iPhone Sales Slump Finally Sparks Apple to Get Innovative

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Amid dismal reports that iPhone sales are currently in a slump (and Apple’s confirmation of them via its multi-billion dollar quarterly revenue downgrade this month), the company’s top-brass has signaled that it plans to cut back hiring in several divisions this year, however, recruiting efforts are expected to increase aggressively in more revolutionary ones. All things considered, the iPhone sales slowdown we see unfolding now is actually a major opportunity for new innovation.

Tim Cook, Apple’s Chief Executive Officer, reportedly disclosed the news in comments made to his employees during an all-hands meeting held earlier this month where, according to sources familiar with the matter, Cook was asked whether slowing iPhone sales would prompt a hiring freeze at Apple.

In response to the query, Cook reportedly said that while Apple is planning to reduce hiring in “some divisions,” those hiring cutbacks will not be company-wide. Although Bloomberg, in its reporting, pointed out how the CEO’s yet to determine which segments of his company will be impacted by the policy change.

According to sources, however, Cook ultimately did confirm that “key teams” such as artificial intelligence (AI) and Siri development at Apple would continue “aggressively” recruiting new workers.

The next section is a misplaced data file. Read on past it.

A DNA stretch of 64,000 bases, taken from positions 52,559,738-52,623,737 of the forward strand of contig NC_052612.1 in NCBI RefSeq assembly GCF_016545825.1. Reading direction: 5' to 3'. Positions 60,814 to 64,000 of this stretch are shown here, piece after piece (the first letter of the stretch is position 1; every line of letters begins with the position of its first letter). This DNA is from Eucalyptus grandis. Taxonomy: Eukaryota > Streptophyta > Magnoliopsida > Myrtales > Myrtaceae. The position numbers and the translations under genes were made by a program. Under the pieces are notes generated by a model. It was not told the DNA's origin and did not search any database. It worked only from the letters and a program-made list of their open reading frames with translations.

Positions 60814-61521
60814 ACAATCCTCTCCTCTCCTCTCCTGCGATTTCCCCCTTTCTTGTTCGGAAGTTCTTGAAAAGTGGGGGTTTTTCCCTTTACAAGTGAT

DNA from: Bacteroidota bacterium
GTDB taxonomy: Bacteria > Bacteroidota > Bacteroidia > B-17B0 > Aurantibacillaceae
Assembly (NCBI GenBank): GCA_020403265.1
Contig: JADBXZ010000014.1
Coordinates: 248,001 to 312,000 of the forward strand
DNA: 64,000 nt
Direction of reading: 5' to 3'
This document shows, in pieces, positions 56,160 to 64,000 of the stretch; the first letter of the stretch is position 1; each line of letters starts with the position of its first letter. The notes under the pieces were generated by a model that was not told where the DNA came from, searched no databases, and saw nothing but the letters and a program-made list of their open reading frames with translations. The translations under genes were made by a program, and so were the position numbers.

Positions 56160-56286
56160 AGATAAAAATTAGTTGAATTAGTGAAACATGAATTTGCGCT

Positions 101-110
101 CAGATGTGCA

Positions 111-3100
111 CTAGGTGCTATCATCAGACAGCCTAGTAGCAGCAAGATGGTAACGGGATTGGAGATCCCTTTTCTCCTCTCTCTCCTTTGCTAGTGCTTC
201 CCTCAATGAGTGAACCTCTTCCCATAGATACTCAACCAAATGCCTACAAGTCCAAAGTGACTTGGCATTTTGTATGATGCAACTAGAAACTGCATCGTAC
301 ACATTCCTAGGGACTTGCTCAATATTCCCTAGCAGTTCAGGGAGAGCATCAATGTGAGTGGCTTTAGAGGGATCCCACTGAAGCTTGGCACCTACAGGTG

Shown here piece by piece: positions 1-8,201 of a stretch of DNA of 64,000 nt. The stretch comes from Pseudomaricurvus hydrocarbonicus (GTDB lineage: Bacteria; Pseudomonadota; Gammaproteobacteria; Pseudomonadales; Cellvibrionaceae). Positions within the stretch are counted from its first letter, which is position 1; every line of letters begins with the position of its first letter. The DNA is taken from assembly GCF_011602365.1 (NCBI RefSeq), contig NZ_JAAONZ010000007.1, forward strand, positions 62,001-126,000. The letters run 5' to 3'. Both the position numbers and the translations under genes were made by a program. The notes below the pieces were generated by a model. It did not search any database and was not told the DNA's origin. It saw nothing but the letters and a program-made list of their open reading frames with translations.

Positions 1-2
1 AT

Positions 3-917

Most importantly, the change to Apple’s hiring policy will not affect the company’s previously-announced plans to build a new campus in Austin, Texas — where it’s expected to create as many as 20,000 new U.S. jobs. And neither will it affect other expansion projects, ongoing health initiatives, or the buildout of its Apple Original Video team headquartered in Los Angeles, California, according to the report.

A Time to Learn and Grow

Immediately following the meeting where Cook disclosed this news to his employees, several Apple Senior VPs allegedly held subsequent meetings with colleagues and subordinates in their division to emphasize that the iPhone sales slump is actually an “opportunity for new innovation” at Apple, according to Bloomberg’s sources.

Cook, in a separate memo to employees issued after the same meeting, appeared to echo those sentiments, too, suggesting that “external forces” are not an excuse for Apple’s present iPhone sales slump — but that the experience “gives us an opportunity to learn and to take action.”

While Cook noted that slumping iPhone sales are the main factor fueling AAPL’s volatile performance and historic $9 billion Holiday quarter revenue downgrade, he pointed optimistically to the company’s thriving Services business — noting it’ll be a key aspect of AAPL’s future growth potential, having surpassed $10.8 billion in revenue this quarter, even as iPhone sales took a dip.

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